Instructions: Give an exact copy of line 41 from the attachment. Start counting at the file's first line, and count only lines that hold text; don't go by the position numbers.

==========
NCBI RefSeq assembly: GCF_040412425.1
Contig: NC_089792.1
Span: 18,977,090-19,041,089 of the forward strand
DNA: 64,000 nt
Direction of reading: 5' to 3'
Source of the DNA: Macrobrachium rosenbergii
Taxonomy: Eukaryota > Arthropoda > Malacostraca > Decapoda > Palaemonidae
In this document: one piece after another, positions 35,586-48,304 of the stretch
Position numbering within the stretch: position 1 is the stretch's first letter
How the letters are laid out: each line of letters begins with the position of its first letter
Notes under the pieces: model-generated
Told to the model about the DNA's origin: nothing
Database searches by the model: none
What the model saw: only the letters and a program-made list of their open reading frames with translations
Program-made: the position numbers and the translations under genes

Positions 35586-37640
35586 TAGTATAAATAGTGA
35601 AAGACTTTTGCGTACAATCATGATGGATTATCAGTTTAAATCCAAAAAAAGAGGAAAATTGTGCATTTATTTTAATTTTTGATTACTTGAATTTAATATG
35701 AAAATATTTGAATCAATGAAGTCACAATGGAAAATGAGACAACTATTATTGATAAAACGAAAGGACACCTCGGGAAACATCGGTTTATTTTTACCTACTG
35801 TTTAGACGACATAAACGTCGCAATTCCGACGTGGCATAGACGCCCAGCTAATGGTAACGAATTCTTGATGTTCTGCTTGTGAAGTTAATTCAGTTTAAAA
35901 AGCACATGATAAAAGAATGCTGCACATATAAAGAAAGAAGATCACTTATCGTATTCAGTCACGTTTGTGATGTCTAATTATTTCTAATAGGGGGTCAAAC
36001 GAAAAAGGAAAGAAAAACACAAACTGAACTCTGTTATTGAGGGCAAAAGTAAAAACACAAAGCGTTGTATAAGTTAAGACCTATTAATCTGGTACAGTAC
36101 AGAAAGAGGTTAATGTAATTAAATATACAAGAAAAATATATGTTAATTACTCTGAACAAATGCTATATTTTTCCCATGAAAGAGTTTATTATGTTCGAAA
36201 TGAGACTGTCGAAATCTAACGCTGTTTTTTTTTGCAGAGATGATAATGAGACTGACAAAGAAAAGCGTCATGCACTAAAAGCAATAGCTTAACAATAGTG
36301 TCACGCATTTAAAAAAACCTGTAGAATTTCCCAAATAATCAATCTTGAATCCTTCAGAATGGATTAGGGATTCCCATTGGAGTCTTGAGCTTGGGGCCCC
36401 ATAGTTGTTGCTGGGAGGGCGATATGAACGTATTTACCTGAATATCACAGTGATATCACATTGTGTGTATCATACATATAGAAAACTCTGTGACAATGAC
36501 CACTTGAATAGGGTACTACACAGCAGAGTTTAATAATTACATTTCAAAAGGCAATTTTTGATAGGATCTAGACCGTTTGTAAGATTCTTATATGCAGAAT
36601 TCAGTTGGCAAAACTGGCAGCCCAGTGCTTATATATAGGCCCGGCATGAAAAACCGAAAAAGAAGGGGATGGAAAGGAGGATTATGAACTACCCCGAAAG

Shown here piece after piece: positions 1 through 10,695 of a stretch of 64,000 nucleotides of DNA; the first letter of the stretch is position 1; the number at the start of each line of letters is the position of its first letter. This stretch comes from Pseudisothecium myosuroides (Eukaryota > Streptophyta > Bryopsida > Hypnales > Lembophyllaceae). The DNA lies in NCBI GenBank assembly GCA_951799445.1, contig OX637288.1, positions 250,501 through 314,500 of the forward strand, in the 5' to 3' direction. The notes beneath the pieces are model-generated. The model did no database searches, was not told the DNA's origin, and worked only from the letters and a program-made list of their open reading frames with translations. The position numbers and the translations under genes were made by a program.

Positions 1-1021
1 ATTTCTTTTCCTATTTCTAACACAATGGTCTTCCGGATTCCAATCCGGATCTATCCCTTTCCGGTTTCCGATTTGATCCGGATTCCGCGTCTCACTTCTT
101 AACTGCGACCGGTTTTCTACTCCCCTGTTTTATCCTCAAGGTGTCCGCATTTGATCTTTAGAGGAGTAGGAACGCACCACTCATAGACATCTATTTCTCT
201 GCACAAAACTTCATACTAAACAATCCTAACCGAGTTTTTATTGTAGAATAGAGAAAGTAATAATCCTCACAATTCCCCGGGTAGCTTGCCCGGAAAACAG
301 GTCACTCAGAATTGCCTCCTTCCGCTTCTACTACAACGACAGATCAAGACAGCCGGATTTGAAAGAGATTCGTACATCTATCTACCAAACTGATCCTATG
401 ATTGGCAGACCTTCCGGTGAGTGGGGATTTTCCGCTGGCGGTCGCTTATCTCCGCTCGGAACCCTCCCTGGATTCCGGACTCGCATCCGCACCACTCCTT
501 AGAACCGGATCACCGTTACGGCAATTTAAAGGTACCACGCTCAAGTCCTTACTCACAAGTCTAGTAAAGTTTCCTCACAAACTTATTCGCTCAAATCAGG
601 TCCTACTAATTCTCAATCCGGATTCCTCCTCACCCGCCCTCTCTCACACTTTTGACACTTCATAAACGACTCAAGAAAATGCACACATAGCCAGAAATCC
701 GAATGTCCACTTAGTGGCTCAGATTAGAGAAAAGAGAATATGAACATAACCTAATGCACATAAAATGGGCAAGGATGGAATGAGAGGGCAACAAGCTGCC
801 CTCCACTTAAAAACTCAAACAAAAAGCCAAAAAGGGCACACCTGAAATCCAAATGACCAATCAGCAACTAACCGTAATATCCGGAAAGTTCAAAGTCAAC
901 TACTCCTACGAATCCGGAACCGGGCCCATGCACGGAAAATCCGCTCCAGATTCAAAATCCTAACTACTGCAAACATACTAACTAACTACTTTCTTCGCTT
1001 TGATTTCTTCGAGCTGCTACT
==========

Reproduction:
1001 TGATTTCTTCGAGCTGCTACT